So this summer was great. Germany was great and I had a lot of fun. This program met all of my expectations and actually surprised me a little bit.
Continue reading “Thank you und Auf Wiedersehen”
On Sunday we went to Wittenberg, where Martin Luther lived and preach. It was the city where the reformation began, kind of crazy we got to go there. Anyways we got to worship in the church where Luther infamously nailed his 95 questions and complaints to the church door. Though the original door burned in WWII (like most things in Germany), a bronze door has replaced it with his thesis written in raised letters on the front. The cool part was we got to walk out of those doors when we exited the service. I was surprised at the size of the city, it was pretty small. You could walk across the town in less then a half hour. Also Luther’s house is huge. After becoming the most famous man in Germany he became very rich. A lot of people offered his family and him donations. A lot of animals and barley for beer.
I have only been in a catholic funeral a long time ago which was similar but of course slightly different. It was very interesting to watch coming from a non-denominational church. Our first Sunday we worshipped in a Lutheran church which was a nice step towards high mass. I just wish that we had a translator for high mass, like we did for the Lutheran service. Now going through three Germany services I have found that they all have a very different order to service. While my church(and most American churches) have a distinct worship time and sermon time, the German services don’t. There is some singing, some talking, then some more singing , then more talking. Also the services are much shorter. This is no exception to high mass. Also the church building is a wee bigger then my church’s.
I would not be surprised by the estimate of 20,000 tourists a day on the weekend.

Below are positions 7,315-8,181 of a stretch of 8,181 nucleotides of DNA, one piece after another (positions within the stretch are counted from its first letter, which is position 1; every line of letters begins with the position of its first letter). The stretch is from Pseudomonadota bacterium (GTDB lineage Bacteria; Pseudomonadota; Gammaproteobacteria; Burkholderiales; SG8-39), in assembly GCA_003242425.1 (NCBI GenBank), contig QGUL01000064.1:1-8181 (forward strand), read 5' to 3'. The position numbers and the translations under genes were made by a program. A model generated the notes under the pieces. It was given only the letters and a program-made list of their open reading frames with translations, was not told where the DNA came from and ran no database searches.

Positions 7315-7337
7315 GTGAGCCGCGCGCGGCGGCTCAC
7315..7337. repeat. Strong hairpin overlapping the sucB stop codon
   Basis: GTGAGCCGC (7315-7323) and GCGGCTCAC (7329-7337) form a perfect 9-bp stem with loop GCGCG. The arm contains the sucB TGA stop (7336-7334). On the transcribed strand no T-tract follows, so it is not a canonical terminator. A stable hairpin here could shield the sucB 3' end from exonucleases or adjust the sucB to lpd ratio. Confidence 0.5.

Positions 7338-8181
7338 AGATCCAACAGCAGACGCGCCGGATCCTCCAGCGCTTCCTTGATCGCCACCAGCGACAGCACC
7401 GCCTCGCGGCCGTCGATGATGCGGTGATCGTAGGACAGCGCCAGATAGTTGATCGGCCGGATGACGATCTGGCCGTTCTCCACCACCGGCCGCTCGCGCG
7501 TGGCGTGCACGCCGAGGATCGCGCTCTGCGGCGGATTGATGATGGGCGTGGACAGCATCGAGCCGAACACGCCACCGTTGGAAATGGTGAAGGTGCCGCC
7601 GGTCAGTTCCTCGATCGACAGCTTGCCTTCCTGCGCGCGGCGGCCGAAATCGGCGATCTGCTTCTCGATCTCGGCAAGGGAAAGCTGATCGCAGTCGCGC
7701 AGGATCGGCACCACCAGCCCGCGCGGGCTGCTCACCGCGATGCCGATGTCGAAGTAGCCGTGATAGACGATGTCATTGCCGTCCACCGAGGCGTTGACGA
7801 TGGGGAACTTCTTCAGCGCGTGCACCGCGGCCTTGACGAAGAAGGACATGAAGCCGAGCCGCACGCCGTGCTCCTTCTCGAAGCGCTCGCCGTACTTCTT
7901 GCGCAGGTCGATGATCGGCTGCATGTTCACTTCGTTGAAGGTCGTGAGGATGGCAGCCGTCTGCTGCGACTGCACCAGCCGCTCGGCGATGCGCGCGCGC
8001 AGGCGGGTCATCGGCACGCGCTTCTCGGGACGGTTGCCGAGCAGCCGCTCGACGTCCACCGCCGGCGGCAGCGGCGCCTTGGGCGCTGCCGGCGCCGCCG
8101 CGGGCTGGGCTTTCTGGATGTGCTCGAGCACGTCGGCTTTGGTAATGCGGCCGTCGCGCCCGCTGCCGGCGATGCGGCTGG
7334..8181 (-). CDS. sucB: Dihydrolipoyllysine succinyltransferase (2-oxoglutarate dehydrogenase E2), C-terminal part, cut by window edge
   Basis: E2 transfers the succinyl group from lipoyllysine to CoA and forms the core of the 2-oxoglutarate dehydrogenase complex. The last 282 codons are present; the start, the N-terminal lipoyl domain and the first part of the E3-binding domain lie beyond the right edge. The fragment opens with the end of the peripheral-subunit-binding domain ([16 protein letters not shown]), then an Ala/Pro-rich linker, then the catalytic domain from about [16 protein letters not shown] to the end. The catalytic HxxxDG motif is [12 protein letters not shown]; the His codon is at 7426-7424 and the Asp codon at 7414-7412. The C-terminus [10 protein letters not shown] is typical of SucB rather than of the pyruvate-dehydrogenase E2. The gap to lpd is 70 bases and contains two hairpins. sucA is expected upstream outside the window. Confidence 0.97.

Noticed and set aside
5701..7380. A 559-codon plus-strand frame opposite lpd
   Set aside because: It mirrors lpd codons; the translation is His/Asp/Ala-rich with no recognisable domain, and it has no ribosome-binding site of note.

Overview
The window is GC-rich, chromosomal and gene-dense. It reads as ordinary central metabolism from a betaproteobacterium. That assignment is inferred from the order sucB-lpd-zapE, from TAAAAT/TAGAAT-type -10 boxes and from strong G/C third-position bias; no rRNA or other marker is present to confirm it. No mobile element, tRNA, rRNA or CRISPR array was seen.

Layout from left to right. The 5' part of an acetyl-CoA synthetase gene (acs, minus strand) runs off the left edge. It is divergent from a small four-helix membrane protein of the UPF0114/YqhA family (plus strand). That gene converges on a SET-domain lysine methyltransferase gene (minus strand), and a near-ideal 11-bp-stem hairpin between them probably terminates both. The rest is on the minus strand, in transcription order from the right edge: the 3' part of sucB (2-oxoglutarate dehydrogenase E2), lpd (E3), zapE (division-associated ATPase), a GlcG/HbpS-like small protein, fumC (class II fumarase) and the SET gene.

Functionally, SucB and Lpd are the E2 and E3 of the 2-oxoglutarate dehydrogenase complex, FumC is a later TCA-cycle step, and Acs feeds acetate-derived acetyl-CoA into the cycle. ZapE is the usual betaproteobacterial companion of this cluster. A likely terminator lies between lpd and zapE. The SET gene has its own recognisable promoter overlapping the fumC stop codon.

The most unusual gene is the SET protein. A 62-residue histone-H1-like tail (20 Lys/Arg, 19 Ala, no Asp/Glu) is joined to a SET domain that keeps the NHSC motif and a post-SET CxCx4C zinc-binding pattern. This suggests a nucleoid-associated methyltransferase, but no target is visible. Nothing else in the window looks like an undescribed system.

The holocaust museum in Berlin was the first actual holocaust museum that I have been to, apart from a few monuments.But this does not mean I have known nothing about it. Throughout my schooling years I have read book after book of stories about people’s stories. Also quite a few of movies who’s soul purpose was to show the atrocities of the war. However standing in the place where it happened is a wholly different level on its own. I walked the Sachsenhausen camp by myself with the audio tour not speaking a word. The place in the camp that was the hardest to come to terms with where the three lumps in the ground that where the three mass graves that where found outside of the crematorium. Over 40,000 people’s ashes had been thrown in those holes. I stood there and stared at it. There was nothing else I could do, silence was the only thing someone could do.
I apologize for posting so late, I have had my posts for couple of weeks but never got them out. This is what I wrote a week into the trip:
This first week has been pretty interesting. There are so many similarities between Berlin and the US that it kind of feels normal when walking around the city. (Except the fact that everyone is speaking a language that I only know about 50 words) Also the great and extensive transits system is really nice. It’s kind of weird, back in the states a 30 minute drive to go somewhere is a trek but taking public transit(something I am not used to) takes minimum of 40 minutes to get anywhere. And it never feels that long but after you wait for the first bus then transfer, sometimes a couple of times, it’s usually been an hour even if you have only gone 5 miles. So that has been interesting. Some things that I miss from home are air conditioning, tacos, and water. However I have found some foods hear that I really like. One is the Döner Kabab which is a Turkish like sandwich.